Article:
While the Japanese economy has been growing steadily, inflation is still well below the central bank’s 2% target. Given these conditions, what is your outlook for the Japanese market?
We believe Japan is slowly emerging from its long period of deflation. There is no doubt that an inflation rate of 2% will be hard to reach in the short term, but we believe keeping the consumer price index (CPI) rising at a rate of about 1% is much more achievable and will help change expectations regarding inflation. In its latest reading, inflation edged up to 1.1% in March 2018.
In our opinion, corporate earnings growth is the main factor driving the Japanese stock market higher. During the country’s tough deflationary years, Japanese companies were forced to restructure, close plants and reduce employment to survive. These moves increased the efficiency of Japan’s corporate sector. As a result, Japanese companies today are highly profitable, internationally competitive and are generating strong corporate earnings growth. We believe earnings growth will continue to be robust, supporting further advances in the equity market.
Mergers and acquisitions (M&A) have had a major influence on the U.S. market. Would you please comment on how M&A trends might be affecting equities in Japan?
Ten or twenty years ago, Japanese management teams thought about M&A very conservatively and were reluctant to pursue deals. However, M&A activity is much more popular now, for two main reasons:
- Japanese companies have ample cash on their balance sheets. Returns on these cash balances are low and so there is a significant incentive to raise returns by buying assets through M&A transactions.
- Many companies in Japan were established following the end of World War II. Founders of these companies are now near or past retirement age and are looking at M&A to provide them with their succession plan.
Last year was a record for M&A activity in Japan, and we believe activity in 2018 will be just as robust. Small-cap companies, especially, are likely to be acquisition targets.
How much of the Fund’s portfolio is exposed to Japan’s domestic market and how much to overseas markets?
The Fund’s investments are diversified geographically, with exposure to many overseas markets as well as to Japan’s domestic market. The Fund’s holdings can be divided into three categories with current weightings as follows:
- Purely domestic companies – 40%
- Companies with partial overseas exposure – 35%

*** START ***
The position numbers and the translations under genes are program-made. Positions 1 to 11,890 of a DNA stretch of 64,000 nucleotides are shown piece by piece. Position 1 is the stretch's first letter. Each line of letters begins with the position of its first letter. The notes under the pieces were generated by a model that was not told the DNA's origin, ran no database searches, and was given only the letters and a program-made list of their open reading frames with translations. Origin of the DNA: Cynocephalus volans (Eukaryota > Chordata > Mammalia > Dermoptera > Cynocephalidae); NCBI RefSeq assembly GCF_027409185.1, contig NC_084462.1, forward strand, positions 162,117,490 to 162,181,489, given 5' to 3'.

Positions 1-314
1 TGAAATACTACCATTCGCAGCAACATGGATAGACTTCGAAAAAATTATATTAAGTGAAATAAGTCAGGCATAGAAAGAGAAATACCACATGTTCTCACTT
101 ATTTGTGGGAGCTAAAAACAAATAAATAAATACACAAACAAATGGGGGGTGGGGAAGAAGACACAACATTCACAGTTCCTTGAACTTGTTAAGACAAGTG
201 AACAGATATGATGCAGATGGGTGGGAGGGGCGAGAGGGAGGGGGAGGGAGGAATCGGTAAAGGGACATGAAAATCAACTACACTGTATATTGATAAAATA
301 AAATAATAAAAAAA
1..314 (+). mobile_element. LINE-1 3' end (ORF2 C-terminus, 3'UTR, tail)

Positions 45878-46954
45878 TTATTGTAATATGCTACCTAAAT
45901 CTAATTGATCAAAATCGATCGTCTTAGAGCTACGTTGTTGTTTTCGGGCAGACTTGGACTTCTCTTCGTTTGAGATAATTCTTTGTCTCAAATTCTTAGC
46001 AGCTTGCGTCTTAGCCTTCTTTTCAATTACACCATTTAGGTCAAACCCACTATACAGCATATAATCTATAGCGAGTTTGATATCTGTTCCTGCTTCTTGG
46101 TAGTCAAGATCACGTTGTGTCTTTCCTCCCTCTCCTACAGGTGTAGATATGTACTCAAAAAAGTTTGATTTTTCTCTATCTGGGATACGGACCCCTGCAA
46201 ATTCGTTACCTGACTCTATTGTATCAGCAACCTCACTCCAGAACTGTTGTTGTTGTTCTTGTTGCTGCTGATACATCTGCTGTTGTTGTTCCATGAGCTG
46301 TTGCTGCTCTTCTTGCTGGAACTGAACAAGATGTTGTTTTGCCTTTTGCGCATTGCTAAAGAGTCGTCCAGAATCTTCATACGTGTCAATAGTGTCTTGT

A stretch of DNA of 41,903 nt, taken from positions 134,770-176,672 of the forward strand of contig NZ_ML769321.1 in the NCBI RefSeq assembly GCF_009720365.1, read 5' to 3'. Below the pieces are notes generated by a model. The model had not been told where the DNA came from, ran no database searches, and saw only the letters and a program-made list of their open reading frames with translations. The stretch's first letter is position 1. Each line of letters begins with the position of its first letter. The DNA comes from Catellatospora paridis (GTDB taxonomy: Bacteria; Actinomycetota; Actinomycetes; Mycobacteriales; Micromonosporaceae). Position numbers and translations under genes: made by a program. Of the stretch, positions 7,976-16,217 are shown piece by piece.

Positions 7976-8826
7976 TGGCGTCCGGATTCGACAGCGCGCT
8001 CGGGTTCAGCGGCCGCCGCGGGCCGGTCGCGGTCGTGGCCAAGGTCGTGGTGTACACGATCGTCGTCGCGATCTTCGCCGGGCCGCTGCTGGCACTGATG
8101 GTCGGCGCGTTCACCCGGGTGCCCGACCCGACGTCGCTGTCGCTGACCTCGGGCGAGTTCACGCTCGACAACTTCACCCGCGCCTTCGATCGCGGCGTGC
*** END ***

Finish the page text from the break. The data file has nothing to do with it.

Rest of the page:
- Companies with predominant overseas exposure – 25%
In comparison, a year ago, the Fund’s investments were spread evenly among each category. The shift is the result of our belief that domestic companies currently offer slightly greater opportunities for excess return compared to companies with higher foreign exposure.
Would you please discuss valuation levels for Japanese small- and large-cap stocks? How does the Fund’s valuation level compare with small-cap stocks generally?
In 2013, the TOPIX Small Index traded on very low valuations, with an average price-to-earnings ratio (P/E) of approximately 10x. Since then, small-cap stocks in Japan have outperformed large-caps and they trade on an average trailing P/E of 17.4x versus 14.2x for the Tokyo Stock Price Index as of March 31, 2018. However, we believe small-cap stocks merit higher P/Es because they are growing faster. Operating profits growth for small-cap stocks has averaged 15% annually over the last five years while operating profits growth for large-caps has averaged only 6% annually.
The Fund’s median trailing P/E is 17x, a slight discount to the market, and we estimate that our companies are growing their earnings faster than small-caps overall.
Why should U.S. investors consider investing in Japanese equities?
We believe that tighter monetary policy—or higher interest rates—presents the biggest risk to equity markets around the world in 2018. We believe Japan has one of the lowest exposures to this risk since Japan’s central bank is still pursuing an easy monetary policy. In addition, Japan was mired in deflationary recessions when the rest of the world began its economic recovery in 2010. Therefore, while much of the rest of the world has already seen eight years of growth, Japan’s expansion is still in its early stages.
Finally, factory automation, such as the use of robots, sensors, motion controllers and other labor-saving technology, is transforming manufacturing everywhere. Japan is the undisputed leader in the fast-growing factory automation market, and many public companies are benefiting from burgeoning growth in demand. Robotics and automation is a major theme of the Japan Small Cap Fund’s portfolio.